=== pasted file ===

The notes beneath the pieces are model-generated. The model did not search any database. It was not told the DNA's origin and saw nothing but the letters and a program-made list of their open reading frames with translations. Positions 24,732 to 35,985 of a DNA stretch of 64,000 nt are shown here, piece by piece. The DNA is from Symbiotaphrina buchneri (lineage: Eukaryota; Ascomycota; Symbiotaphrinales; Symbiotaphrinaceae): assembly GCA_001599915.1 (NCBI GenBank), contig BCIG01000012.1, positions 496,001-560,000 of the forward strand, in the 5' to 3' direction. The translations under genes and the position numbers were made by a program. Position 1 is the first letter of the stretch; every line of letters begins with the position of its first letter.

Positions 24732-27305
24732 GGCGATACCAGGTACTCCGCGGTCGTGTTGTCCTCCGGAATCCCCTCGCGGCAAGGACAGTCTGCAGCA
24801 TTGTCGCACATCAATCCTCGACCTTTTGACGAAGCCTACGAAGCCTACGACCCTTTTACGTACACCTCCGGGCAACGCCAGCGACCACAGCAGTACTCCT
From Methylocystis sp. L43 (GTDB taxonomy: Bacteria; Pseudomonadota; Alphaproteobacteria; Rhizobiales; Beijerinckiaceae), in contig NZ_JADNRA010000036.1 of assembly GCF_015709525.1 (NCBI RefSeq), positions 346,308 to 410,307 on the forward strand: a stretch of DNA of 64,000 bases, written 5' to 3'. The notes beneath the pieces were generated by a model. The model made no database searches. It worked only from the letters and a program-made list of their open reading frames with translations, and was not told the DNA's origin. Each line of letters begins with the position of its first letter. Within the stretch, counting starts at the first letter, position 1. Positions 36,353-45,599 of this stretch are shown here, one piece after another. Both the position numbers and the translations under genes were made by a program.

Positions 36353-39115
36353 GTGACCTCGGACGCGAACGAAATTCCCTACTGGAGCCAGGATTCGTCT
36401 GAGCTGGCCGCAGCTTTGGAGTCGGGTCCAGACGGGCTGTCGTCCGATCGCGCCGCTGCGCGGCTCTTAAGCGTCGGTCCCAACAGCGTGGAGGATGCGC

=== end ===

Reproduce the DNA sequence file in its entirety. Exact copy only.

The notes beneath the pieces are model-generated. The model did not search any database. It was not told the DNA's origin and saw nothing but the letters and a program-made list of their open reading frames with translations. Positions 24,732 to 35,985 of a DNA stretch of 64,000 nt are shown here, piece by piece. The DNA is from Symbiotaphrina buchneri (lineage: Eukaryota; Ascomycota; Symbiotaphrinales; Symbiotaphrinaceae): assembly GCA_001599915.1 (NCBI GenBank), contig BCIG01000012.1, positions 496,001-560,000 of the forward strand, in the 5' to 3' direction. The translations under genes and the position numbers were made by a program. Position 1 is the first letter of the stretch; every line of letters begins with the position of its first letter.

Positions 24732-27305
24732 GGCGATACCAGGTACTCCGCGGTCGTGTTGTCCTCCGGAATCCCCTCGCGGCAAGGACAGTCTGCAGCA
24801 TTGTCGCACATCAATCCTCGACCTTTTGACGAAGCCTACGAAGCCTACGACCCTTTTACGTACACCTCCGGGCAACGCCAGCGACCACAGCAGTACTCCT
From Methylocystis sp. L43 (GTDB taxonomy: Bacteria; Pseudomonadota; Alphaproteobacteria; Rhizobiales; Beijerinckiaceae), in contig NZ_JADNRA010000036.1 of assembly GCF_015709525.1 (NCBI RefSeq), positions 346,308 to 410,307 on the forward strand: a stretch of DNA of 64,000 bases, written 5' to 3'. The notes beneath the pieces were generated by a model. The model made no database searches. It worked only from the letters and a program-made list of their open reading frames with translations, and was not told the DNA's origin. Each line of letters begins with the position of its first letter. Within the stretch, counting starts at the first letter, position 1. Positions 36,353-45,599 of this stretch are shown here, one piece after another. Both the position numbers and the translations under genes were made by a program.

Positions 36353-39115
36353 GTGACCTCGGACGCGAACGAAATTCCCTACTGGAGCCAGGATTCGTCT
36401 GAGCTGGCCGCAGCTTTGGAGTCGGGTCCAGACGGGCTGTCGTCCGATCGCGCCGCTGCGCGGCTCTTAAGCGTCGGTCCCAACAGCGTGGAGGATGCGC